There had to be a first time, sooner or later. Enid knew her daughter would be sixteen in two weeks. She felt she had done pretty well to keep Sharon home at nights this long, when she saw the twelve and thirteen-year-old girls in their high heels and make-up, going out at nights when they should still be in bed getting long hours of sleep.

She gave her consent. Later, she saw the smile on the boy’s face as Sharon told him. She remembered Tom’s smile with a sudden shaking vividness. Quietly, she went to bed.

The night Sharon went to the dance, Enid walked from one empty room to another. The house seemed unearthly quiet, except for the ticking of the grandfather’s clock which stood in one corner of the living room. It seemed to be ticking the moments off grudgingly. It seemed to say, “You’ll have to get used to this. She’ll be gone many nights; you’ll be alone. Someday, she’ll marry … then … you … will … be … alone.”

She tried to read, to embroider, listened to the radio. Yet, in the end, she settled down in a large chair to dream of the past and just wait.

The past seemed so close. Perhaps that was why it was hard to feel she was being an adequate mother … she seemed so young herself. Perhaps people never really felt old within themselves, never thought of themselves as changing much with the passing of time. That seemed proof of the spirit’s immortality.

She stirred quickly as the clock struck twelve. Sharon had promised to be home at midnight. She wanted her to come, wanted to see her, touch her, help her out of her pretty dress into the clean, soft bed. She would give her some warm milk so she would be certain to relax and sleep, for well she remembered her first dance and how she had re-lived every moment for hours after.

But there was no sudden opening of the door, no smiling, radiant girl coming in. The world was still. The clock ticked on.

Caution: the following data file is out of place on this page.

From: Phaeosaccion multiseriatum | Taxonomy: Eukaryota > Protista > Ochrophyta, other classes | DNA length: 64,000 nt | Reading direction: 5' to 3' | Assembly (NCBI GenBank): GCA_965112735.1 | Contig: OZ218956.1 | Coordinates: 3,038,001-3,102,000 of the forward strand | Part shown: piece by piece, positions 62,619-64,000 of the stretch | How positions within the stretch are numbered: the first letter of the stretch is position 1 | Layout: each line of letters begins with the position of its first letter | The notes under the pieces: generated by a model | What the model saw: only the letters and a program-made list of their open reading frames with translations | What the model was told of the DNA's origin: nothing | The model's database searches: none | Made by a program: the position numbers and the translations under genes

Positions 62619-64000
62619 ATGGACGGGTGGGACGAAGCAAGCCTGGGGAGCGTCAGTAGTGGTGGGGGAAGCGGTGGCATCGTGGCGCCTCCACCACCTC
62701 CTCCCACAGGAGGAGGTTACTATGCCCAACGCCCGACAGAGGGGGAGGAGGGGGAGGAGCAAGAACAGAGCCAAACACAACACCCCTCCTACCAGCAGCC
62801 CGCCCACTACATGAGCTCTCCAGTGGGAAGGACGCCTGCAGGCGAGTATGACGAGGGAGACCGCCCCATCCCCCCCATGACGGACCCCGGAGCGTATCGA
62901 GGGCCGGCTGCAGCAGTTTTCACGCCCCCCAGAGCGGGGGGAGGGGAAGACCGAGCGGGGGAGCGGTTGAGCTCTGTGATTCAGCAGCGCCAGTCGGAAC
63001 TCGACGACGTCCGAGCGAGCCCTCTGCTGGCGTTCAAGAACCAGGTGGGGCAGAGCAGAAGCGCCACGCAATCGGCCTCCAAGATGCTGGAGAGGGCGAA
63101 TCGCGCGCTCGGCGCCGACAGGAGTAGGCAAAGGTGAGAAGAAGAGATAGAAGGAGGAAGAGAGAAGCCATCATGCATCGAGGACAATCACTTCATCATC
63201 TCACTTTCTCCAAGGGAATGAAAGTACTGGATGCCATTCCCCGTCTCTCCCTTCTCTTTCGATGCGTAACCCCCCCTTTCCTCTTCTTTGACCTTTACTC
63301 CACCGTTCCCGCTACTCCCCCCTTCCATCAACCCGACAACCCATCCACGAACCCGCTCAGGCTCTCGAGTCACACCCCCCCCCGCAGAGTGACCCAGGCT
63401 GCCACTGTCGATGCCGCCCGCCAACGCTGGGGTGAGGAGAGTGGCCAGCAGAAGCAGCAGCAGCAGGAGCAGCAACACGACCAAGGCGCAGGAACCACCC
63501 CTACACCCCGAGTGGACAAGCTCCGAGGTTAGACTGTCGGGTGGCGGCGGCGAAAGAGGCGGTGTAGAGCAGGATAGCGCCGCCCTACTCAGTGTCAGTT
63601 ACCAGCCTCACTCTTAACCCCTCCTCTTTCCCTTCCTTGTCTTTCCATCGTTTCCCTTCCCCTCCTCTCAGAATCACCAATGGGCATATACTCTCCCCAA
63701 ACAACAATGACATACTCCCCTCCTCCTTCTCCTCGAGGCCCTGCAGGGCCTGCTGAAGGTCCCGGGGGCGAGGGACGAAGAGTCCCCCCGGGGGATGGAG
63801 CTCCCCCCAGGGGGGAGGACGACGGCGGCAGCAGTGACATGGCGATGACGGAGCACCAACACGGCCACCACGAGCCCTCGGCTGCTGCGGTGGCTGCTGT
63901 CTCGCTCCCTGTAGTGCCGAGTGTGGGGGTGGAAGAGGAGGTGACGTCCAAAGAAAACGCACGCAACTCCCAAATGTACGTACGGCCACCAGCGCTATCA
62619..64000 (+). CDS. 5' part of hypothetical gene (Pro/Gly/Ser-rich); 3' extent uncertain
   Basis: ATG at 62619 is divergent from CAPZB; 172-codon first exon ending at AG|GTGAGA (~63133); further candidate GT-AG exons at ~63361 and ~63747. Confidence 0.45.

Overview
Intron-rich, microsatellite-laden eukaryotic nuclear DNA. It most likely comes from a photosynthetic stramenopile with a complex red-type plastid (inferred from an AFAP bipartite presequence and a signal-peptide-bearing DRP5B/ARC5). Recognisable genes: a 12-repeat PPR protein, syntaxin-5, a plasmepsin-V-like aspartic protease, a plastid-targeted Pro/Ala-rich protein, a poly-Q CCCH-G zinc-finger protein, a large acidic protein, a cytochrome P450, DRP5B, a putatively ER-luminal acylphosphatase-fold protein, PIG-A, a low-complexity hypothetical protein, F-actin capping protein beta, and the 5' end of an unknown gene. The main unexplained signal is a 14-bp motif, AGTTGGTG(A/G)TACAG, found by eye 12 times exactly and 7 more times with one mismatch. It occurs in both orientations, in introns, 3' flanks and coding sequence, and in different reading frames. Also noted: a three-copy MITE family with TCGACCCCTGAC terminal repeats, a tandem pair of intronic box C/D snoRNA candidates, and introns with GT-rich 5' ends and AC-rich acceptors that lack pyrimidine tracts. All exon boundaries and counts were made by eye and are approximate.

It was twelve-thirty, and when one o’clock came, her anger was replaced by apprehension. Something must have happened, something awful. She was tempted to call the marshal. Yet, she couldn’t do that. If anything had happened she would have been notified; practically everyone knew Sharon, knew to whom she belonged.

She walked out on the front porch, sat down on the railing looking toward the east, waiting. There was nothing to be seen.

Then she saw the lights of a car, peering like a cat’s eyes through the darkness as it came around the corner. She could hear it was making a strange noise, saw it slow down as it neared her house. She slipped, unseen, into the hall, saying to herself that she wouldn’t be the kind of mother who embarrassed her daughter before her friends. She wouldn’t make a scene. She wouldn’t!

Still, as Sharon came through the door, she couldn’t help asking sharply, “Where have you been?”

Sharon started to speak, then Enid noticed that Ray was with her. His clothes were dusty, there was a smear of grease on his cheek.

He said, quickly, “I’d like to explain to you, Mrs. Drage. I’m awfully sorry about keeping her out. We left the dance at eleven-thirty and thought we would have plenty of time. Then we had a flat. I didn’t have a spare.”

Sharon spoke now, telling her, “We tried to hail a car and get a lift but we couldn’t. Finally the boys took the tire off and we came in on the run.”

She looked so round-eyed and sweet, and the boy looked so frightened and earnest, that Enid wanted to laugh, wanted to tell them of a similar experience she had had when she was young, but she wasn’t sure that would be wise, so instead she told them, “Well, let’s try to see it doesn’t happen again.”

Ray assured her, “It won’t, Mrs. Drage. I promise you.”

He turned to leave, and she asked quietly, “Wouldn’t you like to have a cup of warm milk and a cookie with Sharon?”

He flushed, looked at Sharon. “Why, certainly. I’d like it very much.”

When they had finished their snack in the kitchen and he had left, Sharon, a little disheveled now, and sleepy, went into her mother’s arms.

“It was such fun,” she told her, “even the tire. We laughed and laughed … that is, until I began worrying about you.” After a moment, she added, wistfully, “My first dance.”

“The first of many,” Enid assured her. “And now into bed with you.”

(To be continued)